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05 November 2008 @ 09:13 am
A Can of Wyrms: A Civil Discussion about Civil Unions.  
This is, very specifically, a request for solid information that, thus far, I have been unable to find on my own.

I am going to try to be very specific here, because I have a history of getting answers to every question except the one that I actually thought I asked.

Those who wish to deny marriage rights to same-sex couples often take refuge in the excuse that the laws of [State X] allow for "civil unions" that, supposedly, provide "all the same legal rights" as marriage.

Is this actually the case?

Do "civil unions", in particular those specified in California law, actually provide all of the legal benefits and protections of different-sex marriage?

I'm not asking for opinion. I'm asking for data. In particular, I'm asking for ammunition to counter those claims.

I am not opening this thread to a debate on whether any kind of marriage should have legal status, or whether anything over and above a "civil union" is a violation of the Wall of Separation between Church and State.* I have a Delete button, and I know how to use it.

I, personally, hold to the principle that "separate but equal" is never truly equal. Moreover, I feel that "merely semantic" distinctions are, in fact, important; "mere semantics" underlies how the human psyche works.


* Organized religion does not hold a monopoly on social tradition. Why do both its most vocal advocates and its most vocal opponents insist that it does?**
** I am not opening this thread to a discussion of Church monopoly of social tradition, either.***
*** If you want unlimited freedom of speech, git yer own damn blog.

 
 
I feel: curiouscurious
 
 
 
Bennie "Big Tig" Tigerbigtig on November 5th, 2008 06:27 pm (UTC)
Sue and I are domestic partners. So oddly, we're in the same category.

California state taxation requires we file a joint return regardless of how we filed federally. This means that Sue's earnings as an artist are taxed at my tech-salary rate when combined.

IIRC, there is no such requirement for marriage. So gay couples are taxed more heavily than straight.
Kreggankreggan on November 5th, 2008 06:27 pm (UTC)
Baxil: forbidden savannah lovebaxil on November 5th, 2008 06:33 pm (UTC)
Wikipedia, of course, isn't a 100% guarantee on anything, but the relevant article is sourced. In particular: "Some privileges are not available at all. Due to the federal Defense of Marriage Act or DOMA, same-sex couples in marriages, civil unions, or domestic partnerships in the U.S. do not have the 1,138 rights that a married heterosexual couple has under federal law." -- links to http://web.archive.org/web/20061109182904/http://www.nclrights.org/publications/pubs/2004GAO.pdf, which has a pretty huge list of citations of laws that specifically invoke marital status.

In addition, while heterosexual marriages must be accepted between states due to the Full Faith and Credit clause of the U.S. Constitution, the DOMA as written prevents same-sex DPs -- or even same-sex marriages -- from being similarly portable. It hasn't gone to the Supreme Court for constitutional challenge yet, so nobody quite knows whether the Big Nine will find some excuse to uphold it or not.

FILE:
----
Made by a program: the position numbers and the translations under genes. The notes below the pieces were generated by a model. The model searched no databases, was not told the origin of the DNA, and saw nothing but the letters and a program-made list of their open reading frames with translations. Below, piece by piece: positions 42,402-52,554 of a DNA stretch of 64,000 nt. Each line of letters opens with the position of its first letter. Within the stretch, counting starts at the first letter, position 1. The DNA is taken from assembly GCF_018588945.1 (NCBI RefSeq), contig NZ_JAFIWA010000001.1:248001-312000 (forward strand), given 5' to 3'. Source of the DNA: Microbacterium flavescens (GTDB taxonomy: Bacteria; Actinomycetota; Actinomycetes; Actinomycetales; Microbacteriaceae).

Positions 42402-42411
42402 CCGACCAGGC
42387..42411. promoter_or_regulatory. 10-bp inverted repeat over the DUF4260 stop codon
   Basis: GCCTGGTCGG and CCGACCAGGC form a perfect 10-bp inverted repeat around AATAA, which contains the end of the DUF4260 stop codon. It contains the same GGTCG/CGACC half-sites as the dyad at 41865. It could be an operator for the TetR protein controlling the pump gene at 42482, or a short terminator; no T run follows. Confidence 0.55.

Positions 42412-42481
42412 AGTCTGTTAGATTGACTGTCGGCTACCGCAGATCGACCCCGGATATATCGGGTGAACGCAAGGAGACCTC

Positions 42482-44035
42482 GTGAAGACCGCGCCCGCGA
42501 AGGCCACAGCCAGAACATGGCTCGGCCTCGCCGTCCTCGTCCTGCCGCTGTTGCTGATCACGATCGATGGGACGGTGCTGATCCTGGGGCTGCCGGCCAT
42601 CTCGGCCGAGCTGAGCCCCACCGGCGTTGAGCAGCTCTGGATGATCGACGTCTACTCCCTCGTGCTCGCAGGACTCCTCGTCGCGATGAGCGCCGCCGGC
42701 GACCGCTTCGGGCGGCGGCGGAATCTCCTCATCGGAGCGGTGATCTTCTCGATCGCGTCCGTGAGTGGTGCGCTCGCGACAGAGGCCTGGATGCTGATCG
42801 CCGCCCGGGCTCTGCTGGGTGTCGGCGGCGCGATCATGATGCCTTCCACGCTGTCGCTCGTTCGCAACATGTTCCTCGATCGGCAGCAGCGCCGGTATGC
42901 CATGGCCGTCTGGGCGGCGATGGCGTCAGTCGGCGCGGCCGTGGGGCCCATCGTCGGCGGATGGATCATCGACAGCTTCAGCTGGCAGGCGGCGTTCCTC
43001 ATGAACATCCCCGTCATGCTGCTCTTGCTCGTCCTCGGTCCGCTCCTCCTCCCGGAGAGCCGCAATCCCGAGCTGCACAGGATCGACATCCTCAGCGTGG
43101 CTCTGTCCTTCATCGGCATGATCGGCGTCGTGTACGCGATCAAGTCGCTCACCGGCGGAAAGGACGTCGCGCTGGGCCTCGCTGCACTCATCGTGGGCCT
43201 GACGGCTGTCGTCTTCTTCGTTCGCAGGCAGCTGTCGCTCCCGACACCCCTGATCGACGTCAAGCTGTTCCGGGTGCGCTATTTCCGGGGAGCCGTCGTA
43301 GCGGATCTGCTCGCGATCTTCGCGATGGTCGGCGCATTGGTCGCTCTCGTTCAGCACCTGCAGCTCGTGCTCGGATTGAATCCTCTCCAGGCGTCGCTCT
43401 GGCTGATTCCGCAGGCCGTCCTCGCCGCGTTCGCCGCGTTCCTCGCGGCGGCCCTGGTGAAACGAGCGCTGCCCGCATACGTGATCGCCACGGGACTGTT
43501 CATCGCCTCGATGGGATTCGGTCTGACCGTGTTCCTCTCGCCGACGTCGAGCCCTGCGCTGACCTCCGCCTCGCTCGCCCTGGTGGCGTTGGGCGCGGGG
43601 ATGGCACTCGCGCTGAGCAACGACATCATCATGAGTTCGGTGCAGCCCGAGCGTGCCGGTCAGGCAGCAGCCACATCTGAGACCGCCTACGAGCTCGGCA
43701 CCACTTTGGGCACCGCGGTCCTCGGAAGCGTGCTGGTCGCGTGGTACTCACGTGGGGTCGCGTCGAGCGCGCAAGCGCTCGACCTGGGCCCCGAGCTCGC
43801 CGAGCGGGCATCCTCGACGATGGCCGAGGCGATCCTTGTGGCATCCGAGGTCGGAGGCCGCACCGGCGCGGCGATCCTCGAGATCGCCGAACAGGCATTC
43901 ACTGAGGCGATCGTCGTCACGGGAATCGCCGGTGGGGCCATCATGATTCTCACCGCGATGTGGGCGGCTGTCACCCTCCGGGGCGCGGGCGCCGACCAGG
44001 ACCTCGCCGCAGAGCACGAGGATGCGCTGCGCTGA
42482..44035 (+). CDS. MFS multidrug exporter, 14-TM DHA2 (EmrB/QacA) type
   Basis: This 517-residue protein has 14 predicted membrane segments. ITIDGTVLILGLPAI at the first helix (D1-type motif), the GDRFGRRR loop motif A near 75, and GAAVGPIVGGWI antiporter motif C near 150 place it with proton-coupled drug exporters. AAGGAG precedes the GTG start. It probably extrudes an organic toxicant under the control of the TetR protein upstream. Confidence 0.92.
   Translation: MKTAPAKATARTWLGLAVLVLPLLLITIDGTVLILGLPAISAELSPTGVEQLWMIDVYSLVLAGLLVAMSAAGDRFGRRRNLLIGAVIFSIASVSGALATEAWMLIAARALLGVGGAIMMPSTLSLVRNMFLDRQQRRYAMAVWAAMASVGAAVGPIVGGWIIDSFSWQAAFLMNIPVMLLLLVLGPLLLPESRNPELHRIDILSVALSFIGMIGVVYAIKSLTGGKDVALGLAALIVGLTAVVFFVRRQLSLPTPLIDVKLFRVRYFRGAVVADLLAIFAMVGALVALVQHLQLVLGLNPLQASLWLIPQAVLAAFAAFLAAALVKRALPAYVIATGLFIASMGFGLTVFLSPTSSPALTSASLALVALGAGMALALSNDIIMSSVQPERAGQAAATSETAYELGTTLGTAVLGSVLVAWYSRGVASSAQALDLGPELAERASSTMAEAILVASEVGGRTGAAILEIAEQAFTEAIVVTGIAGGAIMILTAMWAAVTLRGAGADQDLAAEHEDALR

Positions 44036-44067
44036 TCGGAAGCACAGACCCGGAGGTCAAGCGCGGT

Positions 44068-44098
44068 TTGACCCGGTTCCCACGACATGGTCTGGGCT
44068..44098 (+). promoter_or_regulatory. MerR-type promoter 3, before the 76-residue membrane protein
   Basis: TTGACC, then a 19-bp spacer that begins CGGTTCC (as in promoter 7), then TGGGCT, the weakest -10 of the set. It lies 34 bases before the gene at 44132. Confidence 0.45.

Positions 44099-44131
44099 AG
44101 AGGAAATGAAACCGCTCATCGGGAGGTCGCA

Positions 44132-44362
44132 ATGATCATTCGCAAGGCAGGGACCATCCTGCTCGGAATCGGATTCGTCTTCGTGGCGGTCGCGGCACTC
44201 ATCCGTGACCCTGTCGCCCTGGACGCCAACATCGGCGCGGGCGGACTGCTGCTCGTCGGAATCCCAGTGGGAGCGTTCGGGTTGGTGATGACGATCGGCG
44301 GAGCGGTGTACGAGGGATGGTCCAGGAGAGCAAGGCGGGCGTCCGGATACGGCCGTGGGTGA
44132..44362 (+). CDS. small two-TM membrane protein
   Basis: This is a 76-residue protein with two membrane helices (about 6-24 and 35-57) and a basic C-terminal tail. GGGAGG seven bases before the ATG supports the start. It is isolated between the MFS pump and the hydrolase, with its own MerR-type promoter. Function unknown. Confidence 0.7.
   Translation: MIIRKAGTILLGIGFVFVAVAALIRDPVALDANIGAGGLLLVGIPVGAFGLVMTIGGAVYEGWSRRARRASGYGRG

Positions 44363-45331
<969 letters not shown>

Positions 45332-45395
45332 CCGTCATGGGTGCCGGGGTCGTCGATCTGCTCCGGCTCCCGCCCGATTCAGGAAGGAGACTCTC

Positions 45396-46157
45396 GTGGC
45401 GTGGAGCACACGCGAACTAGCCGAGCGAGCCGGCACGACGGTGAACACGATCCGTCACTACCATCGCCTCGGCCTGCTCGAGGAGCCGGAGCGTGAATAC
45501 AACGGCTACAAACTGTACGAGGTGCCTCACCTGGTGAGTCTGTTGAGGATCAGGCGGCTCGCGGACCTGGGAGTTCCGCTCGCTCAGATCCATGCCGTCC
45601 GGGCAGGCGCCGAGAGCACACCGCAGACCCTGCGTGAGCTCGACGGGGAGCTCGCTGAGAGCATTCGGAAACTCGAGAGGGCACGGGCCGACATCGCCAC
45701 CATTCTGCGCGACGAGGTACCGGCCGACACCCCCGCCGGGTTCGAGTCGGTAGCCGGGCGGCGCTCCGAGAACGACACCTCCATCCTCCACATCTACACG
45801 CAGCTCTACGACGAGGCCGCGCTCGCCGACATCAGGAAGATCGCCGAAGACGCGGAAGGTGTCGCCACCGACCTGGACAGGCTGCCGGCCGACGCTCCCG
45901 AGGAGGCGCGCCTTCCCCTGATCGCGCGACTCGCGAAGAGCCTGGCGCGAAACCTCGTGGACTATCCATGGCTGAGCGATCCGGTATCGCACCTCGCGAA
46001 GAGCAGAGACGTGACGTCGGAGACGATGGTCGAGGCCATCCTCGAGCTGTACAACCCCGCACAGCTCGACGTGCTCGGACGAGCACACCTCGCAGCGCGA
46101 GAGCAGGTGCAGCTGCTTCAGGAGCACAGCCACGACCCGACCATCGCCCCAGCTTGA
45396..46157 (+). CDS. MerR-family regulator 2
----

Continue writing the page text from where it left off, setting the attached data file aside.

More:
Christopher Bradleycpxbrex on November 5th, 2008 08:47 pm (UTC)
I'm probably skirting your "you'll get banned if you don't talk about the issue" thingie, but I feel very strongly that you're wholly right about the semantics issue. All the time people get deeply nihilistic about language when they run out of other arguments. Various "it's just semantics" arguments I feel are just conversation stoppers. I feel that whenever anyone breaks out a dictionary definition of a word that the conversation has basically broken totally down.

To address your issue, well, other people have done as good a job of it as I could do, but on a personal level the reason why I got married is precisely because a civil union didn't provide us with as many rights as marriage does. Though I love my wife deeply and passionately, and I can't imagine my life without her in it, I wasn't thrilled with the need to get married to get rights. Not at all.
Wywy on November 6th, 2008 01:53 am (UTC)
"No".

Tubetoob on November 6th, 2008 06:28 pm (UTC)
This probably isn't exactly what you're looking for, but someone else asked me if I really NEEDED legalized gay marriage if I had a domestic partnership. My answer:

Need? Hmm. That's debatable. Certainly our love will continue irrespective of whether the law pretends it's valid or not.

But actually getting Married with a capital M showed me that there are a lot of more subtle, less tangible ways that it is important, and I would say that the most significant is based in community.

If you look at most marriage ceremonies, you see that they're not just about the two people loving and committing to each other -- they're also about those two people and their new role within the community in which they live. The attendees are urged to help support this marriage; the couple is reminded that they are a representative of love and commitment for those around them.

That is to say, marriage is not a selfish thing. It is, at least in part, about finding your role, your place, as a couple, in the world around you.

This is why people so desperately want to ban gay marriage; because they know this. They know that legalizing gay marriage is about recognizing the couple, acknowledging their marriage, admitting that marriage into community.

And this is also why it is so desperately important to win. Without it, gay couples will never be accepted. We will never be a recognized part of our own society.